I appreciate your response above. And the background research that went into. It's definitely worth a video. To me, this topic is like the UCLA study showing the over 50% of CA adults have IR. And, just like that study, the WHO doesn't have uniform understanding of the impact of OGTT or Insulin Surveys. The point is this; even though WHO is pushing us all to recognize that this is a far bigger problem than we understand - but event the WHO warning are based on significantly under-reported data.

          Thanks, Preed, for bringing up the topic.


          • #6
            preed: Sardinia and Okinawa now have some of the largest increases and Type 2 diabetes in the world. No country has been spared in this epidemic. I think the discrepancy in the data depends on where a person derives their data from. I gravitate toward global epidemiological studies from the WHO or University-based schools of Public Health. As far back as 20 years ago both Okinawa and mainland Japan showed a very high increase in the rates of diabetes.

            Here is an abstract from a study in Japan that shows the sharp increase in T2DM with people eating their staple food, white rice. Of course, there are bloggers out there that will tell you white rice is beneficial and often cite the low incidence rate of diabetes in countries like China. They then try to shift the blame to animal protein, fat or some other cause. I am appalled by those bloggers when the incidence rate of diabetes in China has grown to epic proportions. China now has the largest number of individuals with diabetes in the world. 50.1% of the population is estimated to have prediabetes. Chinese people are particularly susceptible to type 2 diabetes: they develop the disease at a lower BMI than do white people (eg, on average at 25 kg/m2 vs 30 kg/m2).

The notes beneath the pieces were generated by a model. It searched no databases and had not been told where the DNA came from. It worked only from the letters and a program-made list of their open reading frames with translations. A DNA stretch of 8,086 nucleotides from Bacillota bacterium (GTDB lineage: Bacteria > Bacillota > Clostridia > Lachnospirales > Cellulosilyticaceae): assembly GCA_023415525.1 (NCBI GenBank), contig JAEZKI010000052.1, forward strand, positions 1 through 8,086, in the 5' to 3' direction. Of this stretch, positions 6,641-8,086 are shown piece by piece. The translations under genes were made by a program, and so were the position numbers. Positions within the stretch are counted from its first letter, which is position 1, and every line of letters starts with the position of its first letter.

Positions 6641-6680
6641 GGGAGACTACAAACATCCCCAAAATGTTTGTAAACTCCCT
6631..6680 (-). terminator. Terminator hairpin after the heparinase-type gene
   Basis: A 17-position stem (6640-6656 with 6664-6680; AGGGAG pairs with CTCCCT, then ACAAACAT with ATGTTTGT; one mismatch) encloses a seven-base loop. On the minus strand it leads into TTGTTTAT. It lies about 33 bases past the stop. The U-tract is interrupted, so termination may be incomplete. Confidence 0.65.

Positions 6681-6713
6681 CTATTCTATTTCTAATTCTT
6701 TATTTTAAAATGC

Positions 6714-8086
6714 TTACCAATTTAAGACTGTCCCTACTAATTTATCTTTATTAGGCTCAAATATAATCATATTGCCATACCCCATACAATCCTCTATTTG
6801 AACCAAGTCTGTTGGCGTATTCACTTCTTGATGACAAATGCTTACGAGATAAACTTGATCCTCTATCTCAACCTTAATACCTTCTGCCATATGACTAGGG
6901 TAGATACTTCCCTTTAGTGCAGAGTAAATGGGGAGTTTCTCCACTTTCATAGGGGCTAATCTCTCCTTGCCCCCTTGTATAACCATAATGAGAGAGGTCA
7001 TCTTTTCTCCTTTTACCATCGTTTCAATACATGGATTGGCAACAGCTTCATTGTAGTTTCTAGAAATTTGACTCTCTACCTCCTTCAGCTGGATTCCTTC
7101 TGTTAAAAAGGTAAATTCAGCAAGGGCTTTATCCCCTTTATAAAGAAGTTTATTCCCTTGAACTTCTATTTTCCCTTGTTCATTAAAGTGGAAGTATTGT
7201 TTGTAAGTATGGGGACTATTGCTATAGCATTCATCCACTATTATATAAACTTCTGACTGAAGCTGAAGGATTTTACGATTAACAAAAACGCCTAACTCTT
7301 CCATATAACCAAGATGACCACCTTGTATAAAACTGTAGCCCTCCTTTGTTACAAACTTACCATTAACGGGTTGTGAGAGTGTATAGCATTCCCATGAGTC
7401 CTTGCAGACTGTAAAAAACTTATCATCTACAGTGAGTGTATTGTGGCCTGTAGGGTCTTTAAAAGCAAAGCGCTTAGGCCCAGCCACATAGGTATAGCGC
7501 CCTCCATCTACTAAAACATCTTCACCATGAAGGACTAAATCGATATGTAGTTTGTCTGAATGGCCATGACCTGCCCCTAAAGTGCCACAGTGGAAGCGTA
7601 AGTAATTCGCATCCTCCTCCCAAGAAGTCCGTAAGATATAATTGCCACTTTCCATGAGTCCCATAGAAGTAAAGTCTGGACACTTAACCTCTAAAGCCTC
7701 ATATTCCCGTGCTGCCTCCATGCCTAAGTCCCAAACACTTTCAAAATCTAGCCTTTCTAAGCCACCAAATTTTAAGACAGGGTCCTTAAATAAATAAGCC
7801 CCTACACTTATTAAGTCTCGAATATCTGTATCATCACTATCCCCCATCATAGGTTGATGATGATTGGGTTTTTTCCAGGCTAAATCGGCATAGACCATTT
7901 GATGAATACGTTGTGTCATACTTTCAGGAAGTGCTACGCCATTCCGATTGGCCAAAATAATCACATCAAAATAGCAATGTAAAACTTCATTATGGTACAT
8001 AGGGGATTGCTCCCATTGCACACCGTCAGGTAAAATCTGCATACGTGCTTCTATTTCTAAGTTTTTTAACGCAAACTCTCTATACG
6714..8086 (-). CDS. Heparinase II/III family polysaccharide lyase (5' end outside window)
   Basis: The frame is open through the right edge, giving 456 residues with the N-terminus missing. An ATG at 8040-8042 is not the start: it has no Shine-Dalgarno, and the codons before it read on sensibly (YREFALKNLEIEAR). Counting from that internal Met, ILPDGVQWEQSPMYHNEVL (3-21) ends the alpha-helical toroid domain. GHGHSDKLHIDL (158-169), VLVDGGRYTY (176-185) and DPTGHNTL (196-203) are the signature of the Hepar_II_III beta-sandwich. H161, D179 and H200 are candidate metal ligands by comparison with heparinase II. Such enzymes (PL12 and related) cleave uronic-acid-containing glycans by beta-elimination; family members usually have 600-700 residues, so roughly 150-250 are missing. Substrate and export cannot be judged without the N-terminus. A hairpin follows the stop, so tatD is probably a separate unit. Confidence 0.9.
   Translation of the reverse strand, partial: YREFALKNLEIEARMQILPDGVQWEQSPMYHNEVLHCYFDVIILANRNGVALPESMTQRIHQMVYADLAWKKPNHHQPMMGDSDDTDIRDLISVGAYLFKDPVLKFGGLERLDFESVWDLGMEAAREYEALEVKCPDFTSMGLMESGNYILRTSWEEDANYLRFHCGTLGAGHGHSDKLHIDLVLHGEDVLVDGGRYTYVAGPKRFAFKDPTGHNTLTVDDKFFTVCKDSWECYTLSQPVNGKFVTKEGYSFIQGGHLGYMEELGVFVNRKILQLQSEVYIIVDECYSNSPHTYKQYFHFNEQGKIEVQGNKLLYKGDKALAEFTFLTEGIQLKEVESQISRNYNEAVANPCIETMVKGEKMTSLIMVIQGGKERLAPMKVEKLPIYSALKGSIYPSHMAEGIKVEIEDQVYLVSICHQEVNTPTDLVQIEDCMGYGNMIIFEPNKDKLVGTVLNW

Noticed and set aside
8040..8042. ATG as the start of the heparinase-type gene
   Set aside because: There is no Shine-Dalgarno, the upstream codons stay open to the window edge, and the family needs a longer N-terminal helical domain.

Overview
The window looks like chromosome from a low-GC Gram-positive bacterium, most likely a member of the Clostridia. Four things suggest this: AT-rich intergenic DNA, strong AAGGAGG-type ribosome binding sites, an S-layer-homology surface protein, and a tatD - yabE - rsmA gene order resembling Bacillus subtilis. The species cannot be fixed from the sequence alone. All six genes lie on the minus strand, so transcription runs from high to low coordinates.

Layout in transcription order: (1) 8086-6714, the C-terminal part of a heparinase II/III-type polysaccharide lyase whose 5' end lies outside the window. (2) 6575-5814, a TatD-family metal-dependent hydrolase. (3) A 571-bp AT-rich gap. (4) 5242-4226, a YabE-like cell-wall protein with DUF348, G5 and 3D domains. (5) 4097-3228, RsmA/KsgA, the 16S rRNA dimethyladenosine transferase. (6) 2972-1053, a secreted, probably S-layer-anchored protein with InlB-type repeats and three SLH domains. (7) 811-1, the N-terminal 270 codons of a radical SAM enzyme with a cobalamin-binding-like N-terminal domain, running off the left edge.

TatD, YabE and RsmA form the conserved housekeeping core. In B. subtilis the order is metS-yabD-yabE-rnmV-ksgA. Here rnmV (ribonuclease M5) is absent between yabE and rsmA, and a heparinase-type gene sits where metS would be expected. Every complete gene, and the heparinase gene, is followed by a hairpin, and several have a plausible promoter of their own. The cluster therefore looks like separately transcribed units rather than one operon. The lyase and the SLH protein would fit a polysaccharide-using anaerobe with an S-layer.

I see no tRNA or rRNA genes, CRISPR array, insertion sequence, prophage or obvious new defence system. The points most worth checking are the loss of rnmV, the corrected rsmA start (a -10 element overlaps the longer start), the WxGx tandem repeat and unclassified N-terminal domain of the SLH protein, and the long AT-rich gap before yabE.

Background: Refined carbohydrates have been suggested to dete- riorate glucose metabolism; however, whether persons with elevated intakes of white rice, which is a major staple food for the Japanese, experience increased risk of developing type 2 diabetes remains unclear.

            Objective: We prospectively investigated the association between white rice intake and risk of type 2 diabetes.